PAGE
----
A black cat crosses your path, something bad is going to happen. A broken mirror is seven years of bad luck. And don’t even mention Friday 13th… Superstition is something everyone is familiar with. Some believe in it, some disregard it as, well, superstition. Different cultures and groups has their own superstitions, and for some, it makes an important part of their religious or philosophical beliefs.


A broken mirror is seven years of bad luck, but is it true? In the end you decide for yourself.

But did you know there are a lot of superstitions in any theatre? In a line of work where you constantly have to present your best at a given time, it’s always good to have some old superstition to blame if something goes west. With the possibility of accidents and injuries hanging over an already pressed dancer, you can see why superstition has become quite common in dance communities world-wide. I’m sure you have all heard about the Phantom of the opera, the theatre ghosts and the reason why no actor will ever mention Shakespeare’s Macbeth by name. But have you heard about these dancer-supersticions?

For example, do never (and I mean never) whistle in the theatre. However catchy the music might be, or how good a mood you might be in, just don’t. Whistling inside the theatre is commonly believed to cause accidents and injuries. Apparently, this rule evoked from the rigging of the stage. As original stage crews were hired from ships in port (theatrical rigging has its origins in sailing rigging), sailors, and by extension theatrical riggers, used coded whistles to communicate scene changes. Whistling in the theatre could confuse them, possibly causing disasters.

If you happen to be back-stage or in a ballet theatre, you will see that dancers sit a lot on the floor. It’s a habit, we do sit a lot on the floor, usually with our legs sticking out in all directions, possibly blocking the opportunity to move freely around the room quite a bit. But whatever you do, do not step cross the legs of a dancer! Supersticion says the leg will break, and I think you can see why we don’t want that. If you are so silly to walk cross a dancers legs by chance, you have to immediately walk backwards crossing the legs to undo the curse.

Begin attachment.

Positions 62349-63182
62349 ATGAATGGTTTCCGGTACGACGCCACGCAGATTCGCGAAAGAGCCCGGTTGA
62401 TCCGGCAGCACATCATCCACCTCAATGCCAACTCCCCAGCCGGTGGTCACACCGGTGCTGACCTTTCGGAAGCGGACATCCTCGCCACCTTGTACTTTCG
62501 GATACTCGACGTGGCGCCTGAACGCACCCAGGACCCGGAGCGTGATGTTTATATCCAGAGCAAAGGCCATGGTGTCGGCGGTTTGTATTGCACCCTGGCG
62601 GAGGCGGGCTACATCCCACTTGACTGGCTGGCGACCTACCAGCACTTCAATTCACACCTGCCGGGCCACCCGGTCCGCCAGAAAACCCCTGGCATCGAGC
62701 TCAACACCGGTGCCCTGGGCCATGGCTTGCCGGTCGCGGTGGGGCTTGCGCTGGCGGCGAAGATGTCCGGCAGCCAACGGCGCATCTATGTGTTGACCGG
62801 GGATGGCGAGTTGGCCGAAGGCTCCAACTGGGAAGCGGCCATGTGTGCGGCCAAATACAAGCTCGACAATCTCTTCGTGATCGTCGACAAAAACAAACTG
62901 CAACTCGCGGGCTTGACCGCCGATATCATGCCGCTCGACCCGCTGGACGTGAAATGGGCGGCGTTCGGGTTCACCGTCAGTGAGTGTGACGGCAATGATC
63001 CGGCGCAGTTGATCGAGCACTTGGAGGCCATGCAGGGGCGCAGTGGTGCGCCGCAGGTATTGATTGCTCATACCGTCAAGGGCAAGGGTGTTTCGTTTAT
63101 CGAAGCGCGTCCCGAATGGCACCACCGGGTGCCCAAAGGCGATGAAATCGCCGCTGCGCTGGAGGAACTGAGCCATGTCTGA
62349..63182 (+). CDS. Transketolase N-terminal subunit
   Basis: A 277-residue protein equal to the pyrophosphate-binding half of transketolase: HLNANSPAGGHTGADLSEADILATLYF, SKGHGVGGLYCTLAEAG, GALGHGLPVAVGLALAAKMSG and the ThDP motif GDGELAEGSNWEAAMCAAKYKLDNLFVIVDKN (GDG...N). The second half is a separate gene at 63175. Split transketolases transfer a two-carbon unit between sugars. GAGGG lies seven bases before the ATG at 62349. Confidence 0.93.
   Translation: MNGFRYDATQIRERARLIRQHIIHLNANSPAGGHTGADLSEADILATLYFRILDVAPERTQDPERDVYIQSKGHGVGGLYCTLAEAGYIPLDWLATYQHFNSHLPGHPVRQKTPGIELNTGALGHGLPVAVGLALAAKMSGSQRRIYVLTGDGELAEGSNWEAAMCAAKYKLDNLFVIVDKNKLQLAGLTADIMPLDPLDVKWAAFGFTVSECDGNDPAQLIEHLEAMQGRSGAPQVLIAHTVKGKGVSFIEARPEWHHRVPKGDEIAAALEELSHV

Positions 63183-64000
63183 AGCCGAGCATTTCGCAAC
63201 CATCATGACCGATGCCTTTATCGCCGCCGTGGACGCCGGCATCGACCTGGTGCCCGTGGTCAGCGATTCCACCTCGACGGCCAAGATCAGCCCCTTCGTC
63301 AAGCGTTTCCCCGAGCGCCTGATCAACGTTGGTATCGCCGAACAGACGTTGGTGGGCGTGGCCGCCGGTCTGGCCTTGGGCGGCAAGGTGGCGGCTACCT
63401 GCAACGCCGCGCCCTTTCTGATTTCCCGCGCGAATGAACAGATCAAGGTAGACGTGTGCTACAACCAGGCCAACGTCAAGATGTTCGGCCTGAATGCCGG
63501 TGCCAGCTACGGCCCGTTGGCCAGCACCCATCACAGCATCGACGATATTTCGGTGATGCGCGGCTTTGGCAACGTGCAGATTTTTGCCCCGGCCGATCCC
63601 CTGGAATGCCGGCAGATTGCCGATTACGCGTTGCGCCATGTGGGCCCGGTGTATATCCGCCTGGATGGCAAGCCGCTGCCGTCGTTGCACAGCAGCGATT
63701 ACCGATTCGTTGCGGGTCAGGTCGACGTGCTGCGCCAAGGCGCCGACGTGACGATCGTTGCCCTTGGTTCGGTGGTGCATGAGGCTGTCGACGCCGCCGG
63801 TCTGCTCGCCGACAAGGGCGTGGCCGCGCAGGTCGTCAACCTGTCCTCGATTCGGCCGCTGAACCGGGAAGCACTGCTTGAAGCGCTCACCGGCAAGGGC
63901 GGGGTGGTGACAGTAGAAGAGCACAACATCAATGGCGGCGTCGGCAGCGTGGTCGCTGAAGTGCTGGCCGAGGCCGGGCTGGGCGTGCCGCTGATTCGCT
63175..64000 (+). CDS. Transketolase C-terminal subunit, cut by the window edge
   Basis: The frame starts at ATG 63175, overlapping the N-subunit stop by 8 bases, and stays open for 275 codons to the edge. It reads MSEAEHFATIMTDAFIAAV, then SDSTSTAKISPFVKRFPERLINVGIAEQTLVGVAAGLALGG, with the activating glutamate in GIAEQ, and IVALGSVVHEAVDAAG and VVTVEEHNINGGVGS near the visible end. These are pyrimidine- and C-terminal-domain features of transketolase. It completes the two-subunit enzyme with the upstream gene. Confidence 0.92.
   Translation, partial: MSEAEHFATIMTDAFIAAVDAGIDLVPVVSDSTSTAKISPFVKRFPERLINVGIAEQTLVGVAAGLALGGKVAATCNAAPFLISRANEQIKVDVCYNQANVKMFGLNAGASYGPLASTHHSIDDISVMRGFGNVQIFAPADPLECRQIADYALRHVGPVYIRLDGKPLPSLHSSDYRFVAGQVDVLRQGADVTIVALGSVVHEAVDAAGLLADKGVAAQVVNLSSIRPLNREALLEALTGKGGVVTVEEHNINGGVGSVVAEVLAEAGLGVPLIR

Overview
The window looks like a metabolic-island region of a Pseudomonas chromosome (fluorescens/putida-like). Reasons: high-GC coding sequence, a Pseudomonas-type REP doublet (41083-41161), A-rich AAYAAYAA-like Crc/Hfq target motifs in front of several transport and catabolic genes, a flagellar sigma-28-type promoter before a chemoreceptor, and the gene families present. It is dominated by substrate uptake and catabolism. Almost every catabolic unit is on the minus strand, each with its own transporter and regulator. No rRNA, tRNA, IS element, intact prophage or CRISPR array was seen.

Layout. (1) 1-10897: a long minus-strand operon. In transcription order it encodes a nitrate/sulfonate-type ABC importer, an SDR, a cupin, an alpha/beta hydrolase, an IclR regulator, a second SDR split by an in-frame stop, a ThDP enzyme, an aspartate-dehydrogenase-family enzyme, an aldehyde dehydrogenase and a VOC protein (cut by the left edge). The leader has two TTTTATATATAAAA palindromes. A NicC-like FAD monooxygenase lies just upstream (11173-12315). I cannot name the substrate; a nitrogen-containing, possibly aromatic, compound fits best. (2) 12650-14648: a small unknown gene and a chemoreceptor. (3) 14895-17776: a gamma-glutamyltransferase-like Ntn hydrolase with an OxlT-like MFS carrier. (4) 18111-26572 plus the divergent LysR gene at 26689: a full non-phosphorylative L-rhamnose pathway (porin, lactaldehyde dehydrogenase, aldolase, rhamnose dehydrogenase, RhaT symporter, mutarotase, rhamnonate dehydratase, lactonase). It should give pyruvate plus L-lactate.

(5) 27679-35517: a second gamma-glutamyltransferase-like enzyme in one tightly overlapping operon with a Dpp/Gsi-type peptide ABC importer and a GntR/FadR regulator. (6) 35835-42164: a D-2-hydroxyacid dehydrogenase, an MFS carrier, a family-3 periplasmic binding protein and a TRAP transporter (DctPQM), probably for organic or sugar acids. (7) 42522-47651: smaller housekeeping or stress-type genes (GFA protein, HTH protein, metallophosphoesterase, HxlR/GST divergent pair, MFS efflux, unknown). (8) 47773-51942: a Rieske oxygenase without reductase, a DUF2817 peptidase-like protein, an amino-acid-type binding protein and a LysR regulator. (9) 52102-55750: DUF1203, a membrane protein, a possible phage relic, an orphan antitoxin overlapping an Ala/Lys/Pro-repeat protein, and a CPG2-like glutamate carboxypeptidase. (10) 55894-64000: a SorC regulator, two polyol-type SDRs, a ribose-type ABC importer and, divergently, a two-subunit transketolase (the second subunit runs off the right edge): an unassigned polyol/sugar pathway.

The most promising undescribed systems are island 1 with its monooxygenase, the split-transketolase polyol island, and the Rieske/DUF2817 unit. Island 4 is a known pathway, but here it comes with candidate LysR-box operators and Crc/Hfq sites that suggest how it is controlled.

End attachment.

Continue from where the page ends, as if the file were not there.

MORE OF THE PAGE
Ways to wish “Good Luck”

And then there are the ‘good luck’. As common for both actors, singers and musicians, dancers neither are not very found of the expression ‘good luck’. It is believed to bring just the opposite. Dancers have a bunch of expression to wish each other good luck, some of which are:

  • “Toi Toi” is used frequently, meaning just ‘good luck’. Fun fact: in Africa, “toi toi” is used when a lot of people are protesting against something, as the equivalent of a demonstration.
  • “Break a leg” is a greeting quite common for luck, and however ironic, it is also frequently used by dancers.
  • “Merde” is French for shit, and is usually said before a dancer go on stage for good luck.
  • In Portuguese and Spanish-speaking countries the crew gathers and screams “Muita Merda!”, meaning “lot of shit!”. The term “A lot of shit” reputedly comes from the success of a play. Historically people would arrive by carriage – lots of people meant lots of carriages and horses, leaving “a lot of shit”.


Theatre Ghost or just sloppy focus? Picture borrowed from 7streettheatre.com

There are also several gestures to communicate the same message. A friendly clap on the shoulder is something anyone understands, but if someone comes up to you and kick your ass with their knees back stage, don’t worry. The person just wants to wish you luck on your premiere.

Some dancers go to more extreme measures to protect themselves from the curses of bad luck. I won’t say names, but I’ve seen dancers both kissing the floors before a performance, and (more disturbingly), their shoes. A more common tradition though is to give your fellow dancers small gifts like chocolate or other candies before any big performance – a collegial way of wishing good luck, or a secret evil plot to make them gain weight for you to get their roles?!

Finally, it’s common to think the general rehearsal decides the outcome of any bigger premiere. A terrible general equals a great performance. However, I’ve never heard anything about how it works the other way around…

Do you know of any theatrical superstitions not in here? Leave a comment, I would love to hear about them!!!

Finally, a good one for you: A company should never practice the bows before they feel they deserve them.

Until next time, Ta-Ta